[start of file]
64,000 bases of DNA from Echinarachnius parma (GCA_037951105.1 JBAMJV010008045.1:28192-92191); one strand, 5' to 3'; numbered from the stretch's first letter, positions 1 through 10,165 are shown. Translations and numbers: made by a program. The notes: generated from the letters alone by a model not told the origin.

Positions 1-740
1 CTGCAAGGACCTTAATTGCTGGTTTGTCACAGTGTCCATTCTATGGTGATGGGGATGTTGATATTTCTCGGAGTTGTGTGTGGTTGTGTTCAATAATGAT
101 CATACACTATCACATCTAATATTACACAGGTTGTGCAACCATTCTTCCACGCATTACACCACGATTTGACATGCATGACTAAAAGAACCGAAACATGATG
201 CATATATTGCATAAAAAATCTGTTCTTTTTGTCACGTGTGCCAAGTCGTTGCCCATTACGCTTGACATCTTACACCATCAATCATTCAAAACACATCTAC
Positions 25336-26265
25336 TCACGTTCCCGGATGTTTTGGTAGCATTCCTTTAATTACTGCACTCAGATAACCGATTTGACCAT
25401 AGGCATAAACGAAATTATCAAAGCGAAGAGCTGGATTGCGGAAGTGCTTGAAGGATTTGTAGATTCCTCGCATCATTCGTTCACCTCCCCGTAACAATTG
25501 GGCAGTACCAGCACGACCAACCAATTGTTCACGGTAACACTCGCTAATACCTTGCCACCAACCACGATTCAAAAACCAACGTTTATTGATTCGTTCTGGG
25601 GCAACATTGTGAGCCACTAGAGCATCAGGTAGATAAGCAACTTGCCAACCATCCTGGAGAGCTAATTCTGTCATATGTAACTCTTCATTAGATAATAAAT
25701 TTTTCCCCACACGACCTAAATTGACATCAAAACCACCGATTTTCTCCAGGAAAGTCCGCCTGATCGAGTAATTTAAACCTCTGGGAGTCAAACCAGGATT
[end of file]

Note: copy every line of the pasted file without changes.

64,000 bases of DNA from Echinarachnius parma (GCA_037951105.1 JBAMJV010008045.1:28192-92191); one strand, 5' to 3'; numbered from the stretch's first letter, positions 1 through 10,165 are shown. Translations and numbers: made by a program. The notes: generated from the letters alone by a model not told the origin.

Positions 1-740
1 CTGCAAGGACCTTAATTGCTGGTTTGTCACAGTGTCCATTCTATGGTGATGGGGATGTTGATATTTCTCGGAGTTGTGTGTGGTTGTGTTCAATAATGAT
101 CATACACTATCACATCTAATATTACACAGGTTGTGCAACCATTCTTCCACGCATTACACCACGATTTGACATGCATGACTAAAAGAACCGAAACATGATG
201 CATATATTGCATAAAAAATCTGTTCTTTTTGTCACGTGTGCCAAGTCGTTGCCCATTACGCTTGACATCTTACACCATCAATCATTCAAAACACATCTAC
Positions 25336-26265
25336 TCACGTTCCCGGATGTTTTGGTAGCATTCCTTTAATTACTGCACTCAGATAACCGATTTGACCAT
25401 AGGCATAAACGAAATTATCAAAGCGAAGAGCTGGATTGCGGAAGTGCTTGAAGGATTTGTAGATTCCTCGCATCATTCGTTCACCTCCCCGTAACAATTG
25501 GGCAGTACCAGCACGACCAACCAATTGTTCACGGTAACACTCGCTAATACCTTGCCACCAACCACGATTCAAAAACCAACGTTTATTGATTCGTTCTGGG
25601 GCAACATTGTGAGCCACTAGAGCATCAGGTAGATAAGCAACTTGCCAACCATCCTGGAGAGCTAATTCTGTCATATGTAACTCTTCATTAGATAATAAAT
25701 TTTTCCCCACACGACCTAAATTGACATCAAAACCACCGATTTTCTCCAGGAAAGTCCGCCTGATCGAGTAATTTAAACCTCTGGGAGTCAAACCAGGATT